Managing Supply Risk Part One – Quantifying and Predicting Supplier Risk


How companies ensure continuous affordable supply by measuring supplier risk and anticipating potential supplier problems. Early warning gives companies a much broader range of options to deal with potential problems in a systematic way.


Ahhh for the simpler days, when the job of procurement professionals was just to find reliable sources, negotiate the best price, and manage delivery. Today’s supply chains demand so much more.Sourcing professionals are expected to predict and mitigate the constellation of risks that have arisen from increasingly globalized sources and supply chain complexities, involving orders of magnitude more players.But we shouldn’t complain too much because risks = opportunities.Those who can handle this complexity, who create the agility needed to deal with supply disruptions, and who preemptively alleviate supplier problems, become valuable players within the organization.

Managing supplier risks (non-performance, bankruptcy, etc.) as well as supply risk (industry capacity constraints, disruption of supply, allocation, etc.) has always been a core function of sourcing.However, with globalization and outsourcing, there are so many more things that can go wrong. The management of risk has taken on new dimensions of complexity and criticality, demanding new approaches and methods for mitigating risks. We examine some of these in this series on managing supplier and supply risk.

Quantifying Supplier Risk

It is common sense, but not necessarily common practice to quantify the risks for each of your key suppliers.The approach taken by one major high tech manufacturer we talked to provides a good template for managing supplier risk. They group their suppliers into A, B, and C tiers, based on strategic importance, volume, and a few other factors. It is mandatory for their buyers to maintain a risk profile for every “A” tier supplier.

The risk profile incorporates elements such as financial health, political stability, infrastructure risks, and natural disaster risks of the regions in which the supplier operates.For example, some cities in China have frequent power outages, which can last days, which is disastrous for PCB (printed circuit board) manufacturing.

The suppliers are ranked into risk categories — the lower the rating, the riskier the supplier.These are used in supplier selection and negotiations.Category 1 (highest risk) suppliers are never used.Use of category 2 suppliers (second highest risk) depends on the availability of alternatives.If there really are only one or two suppliers of a specific item or material worldwide, then this company may still do business even with a category 2 firm. If the supplier is important, the buyer will work with them to find ways to lower risks, but that is not always possible (you can’t necessarily ask your supplier to build a new factory in a different geographic region). So, the sourcing group sometimes will go back to the design engineering group, to explore if there is a way to redesign the product to allow selection of a lower risk supplier.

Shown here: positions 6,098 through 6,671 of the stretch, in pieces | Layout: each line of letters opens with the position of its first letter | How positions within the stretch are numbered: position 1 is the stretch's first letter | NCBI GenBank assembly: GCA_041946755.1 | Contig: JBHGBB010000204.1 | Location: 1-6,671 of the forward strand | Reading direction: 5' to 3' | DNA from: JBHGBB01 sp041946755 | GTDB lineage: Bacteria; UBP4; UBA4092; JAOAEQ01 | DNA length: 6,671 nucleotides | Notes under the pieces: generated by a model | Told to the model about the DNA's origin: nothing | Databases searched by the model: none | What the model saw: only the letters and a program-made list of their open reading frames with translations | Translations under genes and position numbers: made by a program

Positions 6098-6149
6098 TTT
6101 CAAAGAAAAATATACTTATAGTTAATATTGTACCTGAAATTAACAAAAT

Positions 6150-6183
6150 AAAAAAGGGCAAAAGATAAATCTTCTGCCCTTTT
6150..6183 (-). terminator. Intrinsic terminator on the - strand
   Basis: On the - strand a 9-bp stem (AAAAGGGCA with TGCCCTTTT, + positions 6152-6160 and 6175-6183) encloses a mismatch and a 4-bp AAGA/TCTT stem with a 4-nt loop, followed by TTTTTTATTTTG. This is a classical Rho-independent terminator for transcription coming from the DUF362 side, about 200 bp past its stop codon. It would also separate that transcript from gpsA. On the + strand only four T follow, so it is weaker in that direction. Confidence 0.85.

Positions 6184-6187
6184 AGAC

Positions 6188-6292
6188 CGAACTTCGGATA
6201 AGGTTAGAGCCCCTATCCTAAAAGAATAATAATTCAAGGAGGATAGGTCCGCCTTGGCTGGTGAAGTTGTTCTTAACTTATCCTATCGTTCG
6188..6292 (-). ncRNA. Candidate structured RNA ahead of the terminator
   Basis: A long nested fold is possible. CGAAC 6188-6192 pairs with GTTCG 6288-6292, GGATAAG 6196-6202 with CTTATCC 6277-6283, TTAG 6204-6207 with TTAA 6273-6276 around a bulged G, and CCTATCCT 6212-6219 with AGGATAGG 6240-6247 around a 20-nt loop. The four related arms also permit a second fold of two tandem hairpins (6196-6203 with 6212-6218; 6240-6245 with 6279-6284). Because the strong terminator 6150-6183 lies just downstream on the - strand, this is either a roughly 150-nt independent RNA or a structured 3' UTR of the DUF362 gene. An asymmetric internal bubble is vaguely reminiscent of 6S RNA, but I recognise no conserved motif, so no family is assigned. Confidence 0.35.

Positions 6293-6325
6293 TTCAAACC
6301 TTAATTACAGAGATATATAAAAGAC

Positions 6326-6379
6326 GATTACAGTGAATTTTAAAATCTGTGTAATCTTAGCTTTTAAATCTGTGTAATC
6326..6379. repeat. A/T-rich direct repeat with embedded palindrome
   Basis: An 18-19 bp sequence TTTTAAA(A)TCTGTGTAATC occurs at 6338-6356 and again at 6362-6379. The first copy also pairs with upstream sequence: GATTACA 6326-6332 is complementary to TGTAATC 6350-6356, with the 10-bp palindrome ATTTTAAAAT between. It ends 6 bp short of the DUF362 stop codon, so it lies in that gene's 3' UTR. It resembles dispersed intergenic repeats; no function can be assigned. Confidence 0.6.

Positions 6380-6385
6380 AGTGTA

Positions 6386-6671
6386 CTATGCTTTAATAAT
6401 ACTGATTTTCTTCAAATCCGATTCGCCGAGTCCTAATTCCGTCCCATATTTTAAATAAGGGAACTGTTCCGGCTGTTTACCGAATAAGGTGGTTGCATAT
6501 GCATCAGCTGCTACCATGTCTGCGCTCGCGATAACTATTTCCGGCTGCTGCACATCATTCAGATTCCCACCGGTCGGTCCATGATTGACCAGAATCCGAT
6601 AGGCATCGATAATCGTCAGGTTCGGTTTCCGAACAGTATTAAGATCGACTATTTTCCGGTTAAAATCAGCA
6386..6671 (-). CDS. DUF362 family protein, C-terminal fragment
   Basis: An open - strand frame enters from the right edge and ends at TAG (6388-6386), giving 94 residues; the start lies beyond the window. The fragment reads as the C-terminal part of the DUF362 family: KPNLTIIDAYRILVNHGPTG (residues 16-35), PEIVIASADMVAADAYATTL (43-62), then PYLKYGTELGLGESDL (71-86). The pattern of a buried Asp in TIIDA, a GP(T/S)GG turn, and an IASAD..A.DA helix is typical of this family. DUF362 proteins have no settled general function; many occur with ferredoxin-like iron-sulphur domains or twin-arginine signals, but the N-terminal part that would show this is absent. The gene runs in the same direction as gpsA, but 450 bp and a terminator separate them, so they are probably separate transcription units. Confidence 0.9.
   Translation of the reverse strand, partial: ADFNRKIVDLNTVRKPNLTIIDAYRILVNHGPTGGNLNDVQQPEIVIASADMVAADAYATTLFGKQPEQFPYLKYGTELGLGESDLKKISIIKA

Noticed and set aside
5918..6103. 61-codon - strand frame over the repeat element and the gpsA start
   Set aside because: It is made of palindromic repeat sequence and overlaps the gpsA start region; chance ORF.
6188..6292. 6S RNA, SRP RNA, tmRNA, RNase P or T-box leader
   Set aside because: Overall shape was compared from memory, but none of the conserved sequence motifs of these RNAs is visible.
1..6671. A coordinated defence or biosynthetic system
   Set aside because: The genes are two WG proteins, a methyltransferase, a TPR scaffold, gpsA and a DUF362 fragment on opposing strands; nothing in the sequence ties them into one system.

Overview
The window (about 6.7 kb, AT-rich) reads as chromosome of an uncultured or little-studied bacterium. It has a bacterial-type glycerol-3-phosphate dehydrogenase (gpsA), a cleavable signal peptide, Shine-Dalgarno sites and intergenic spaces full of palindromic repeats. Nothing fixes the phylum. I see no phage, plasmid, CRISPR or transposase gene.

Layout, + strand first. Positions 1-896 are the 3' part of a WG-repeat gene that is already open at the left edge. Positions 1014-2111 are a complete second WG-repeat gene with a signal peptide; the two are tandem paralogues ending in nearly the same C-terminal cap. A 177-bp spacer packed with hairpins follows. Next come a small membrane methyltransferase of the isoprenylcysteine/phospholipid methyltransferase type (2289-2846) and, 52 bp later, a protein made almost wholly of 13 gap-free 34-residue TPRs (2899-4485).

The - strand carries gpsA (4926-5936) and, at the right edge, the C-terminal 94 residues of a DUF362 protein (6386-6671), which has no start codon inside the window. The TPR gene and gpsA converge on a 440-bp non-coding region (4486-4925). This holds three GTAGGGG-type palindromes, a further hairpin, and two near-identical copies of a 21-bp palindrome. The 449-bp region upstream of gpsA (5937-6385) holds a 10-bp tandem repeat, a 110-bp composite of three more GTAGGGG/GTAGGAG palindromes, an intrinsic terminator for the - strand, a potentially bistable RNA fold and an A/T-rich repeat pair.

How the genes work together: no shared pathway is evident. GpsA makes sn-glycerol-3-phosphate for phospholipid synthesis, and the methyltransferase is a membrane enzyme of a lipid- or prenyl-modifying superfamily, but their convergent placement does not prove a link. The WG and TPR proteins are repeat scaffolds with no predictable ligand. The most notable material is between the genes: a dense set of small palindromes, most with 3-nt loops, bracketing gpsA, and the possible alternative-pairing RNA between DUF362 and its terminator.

This company thereby moves their spend for specific categories away from high risk regions and suppliers to gain better yields and better logistics. But there are some risks that they have to live with.For example, although there is a high earthquake risk in the Silicon Valley area where many high tech suppliers are concentrated, it is impractical for them to refuse to buy from any suppliers in Silicon Valley.

The key lesson here is that supplier risk should be methodically measured for key suppliers and systematically used in the selection process. Exceptions (selection of high risk suppliers) must go through a justification process and trigger risk mitigation planning activities and actions. No more eyes half shut to supplier risks, just because we’ve always used them or know someone there!

Predictive Supplier Risk Management